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Home Is Where the Corn Bread Is 

Even in a new Marina location, you can go Home again

Wednesday, Jul 27 2005
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Before I render an opinion that's bound to generate negative mail, let me say I've been a big fan of Home (the restaurant) since its debut in 2002. Home has always seemed very much at home in the Castro, even more so than its predecessor, the beloved JohnFrank. At brunch, social gadflies wait happily in line for the build-your-own-Bloody Mary bar and loll at communal tables on the patio, full of arched eyebrows and delightfully dishy morning-after gossip. At times, the bitchiness, divided equally between the patrons (aptly described on Yelp.com, the community review site, as "homosexuals, hipsters, skaters, and homosexual hipster skaters") and the waitstaff, is almost palpable -- and I mean that in a good way. And while the earsplitting decibel level can neutralize any possibility of meaningful conversation, the combination of inventive American classic food and Castro 'tude adds up to a comfort level that befits the name.

So I was excited when I heard that Home had opened a second restaurant on Union Street (2032 Union, 931-5006, www.home-sf.com), because the only thing better than a plate of Jeff Banker's pot roast with buttermilk mashed potatoes and Lori Baker's corn bread is two plates (unless, of course, you're on a diet).

But here's the rub: It doesn't work for me. The new location feels forced and awkward; as natural as Balboa Cafe taking up residence in the Haight.

I thought about why, as the bleached blonde with the tight-fitting strapless top and spray-on tan at the next table offered air kisses to the guy with the bug-eyed sunglasses perched on top of his head. It's not just the Marina diva clientele and the modern-sleek décor (black tables and a bright red bar that sports a large, flat-screen TV with the sound off -- an irritating trend I have yet to figure out). And it's not just the pared-down menu with pricier price tags and a show kitchen that has white-jacketed staffers standing on the public side of a counter meticulously wiping plate rims. It's not even the service, which while slow and uneven (the place is still finding its sea legs, after all) is for the most part gracious and sincere. (Our server was practically prostrate with apologies for making us wait for our menus and orders. In contrast, the glitter-eyed hostesses seemed downright insouciant after losing my reservation not once, but twice.) It's the cumulative effect of all these factors that guts the smart-campy soul right out of the place. Bummer.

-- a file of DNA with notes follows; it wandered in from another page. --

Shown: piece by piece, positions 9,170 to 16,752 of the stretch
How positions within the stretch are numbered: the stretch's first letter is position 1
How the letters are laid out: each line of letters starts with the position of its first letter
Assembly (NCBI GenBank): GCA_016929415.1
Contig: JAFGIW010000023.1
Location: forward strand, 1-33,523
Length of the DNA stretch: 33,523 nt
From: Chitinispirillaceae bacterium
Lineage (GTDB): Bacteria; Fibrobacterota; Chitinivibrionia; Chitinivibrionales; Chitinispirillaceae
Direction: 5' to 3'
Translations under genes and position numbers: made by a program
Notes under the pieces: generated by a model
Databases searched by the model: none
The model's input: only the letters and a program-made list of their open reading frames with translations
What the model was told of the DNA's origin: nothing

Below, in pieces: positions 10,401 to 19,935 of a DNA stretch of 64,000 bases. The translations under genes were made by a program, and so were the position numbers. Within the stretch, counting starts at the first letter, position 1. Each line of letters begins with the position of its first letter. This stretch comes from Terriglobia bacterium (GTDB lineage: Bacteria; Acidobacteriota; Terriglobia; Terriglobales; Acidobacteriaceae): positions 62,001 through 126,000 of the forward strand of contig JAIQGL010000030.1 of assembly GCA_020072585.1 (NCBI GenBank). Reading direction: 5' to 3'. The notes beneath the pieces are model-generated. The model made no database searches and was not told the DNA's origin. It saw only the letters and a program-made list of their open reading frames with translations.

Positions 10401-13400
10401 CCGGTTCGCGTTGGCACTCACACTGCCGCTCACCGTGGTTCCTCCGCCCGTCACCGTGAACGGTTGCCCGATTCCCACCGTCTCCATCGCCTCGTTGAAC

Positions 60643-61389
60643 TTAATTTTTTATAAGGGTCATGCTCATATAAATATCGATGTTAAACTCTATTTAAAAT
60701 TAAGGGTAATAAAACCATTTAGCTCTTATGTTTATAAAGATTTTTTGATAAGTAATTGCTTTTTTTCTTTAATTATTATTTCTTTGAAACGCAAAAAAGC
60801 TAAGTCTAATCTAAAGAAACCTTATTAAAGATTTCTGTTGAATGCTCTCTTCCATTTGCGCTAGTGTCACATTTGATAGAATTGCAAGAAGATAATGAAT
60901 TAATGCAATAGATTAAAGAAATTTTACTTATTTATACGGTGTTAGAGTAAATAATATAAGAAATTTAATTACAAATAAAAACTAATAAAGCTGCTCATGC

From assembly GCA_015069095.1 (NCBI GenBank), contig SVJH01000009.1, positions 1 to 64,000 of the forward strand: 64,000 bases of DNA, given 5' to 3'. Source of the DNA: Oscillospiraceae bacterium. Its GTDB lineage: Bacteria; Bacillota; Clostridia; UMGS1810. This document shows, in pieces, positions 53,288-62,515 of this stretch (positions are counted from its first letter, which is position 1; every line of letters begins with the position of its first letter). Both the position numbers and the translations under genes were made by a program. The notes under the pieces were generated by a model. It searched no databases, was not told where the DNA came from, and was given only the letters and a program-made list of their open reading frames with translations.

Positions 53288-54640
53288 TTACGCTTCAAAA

Lucky for Home, the belly speaks louder than the brain. The restaurant's ambience has in no way affected the food, other than the fact that I wanted to eat it quickly -- which, in all fairness, had as much to do with Tour de France highlights as feeling ill at ease.

Banker's signature pot roast -- a dish that's now legendary around town -- hasn't lost a step, and the tender, grilled flatiron steak with intense red wine-mushroom sauce happily tiptoed through my two lips in about three seconds flat. But it was pastry chef Baker's unassuming little corn bread that righted all wrongs: pockets of fresh, sweet corn kernels tucked into a buttery-moist dough with none of the dry crumbliness or bitter metallic aftertaste that can sometimes plague corn bread. Truthfully, it's appetizer, side dish, and dessert rolled into one -- and almost all you'll need to convince yourself that you can go Home again, no matter who's living there.

About The Author

Bonnie Wach

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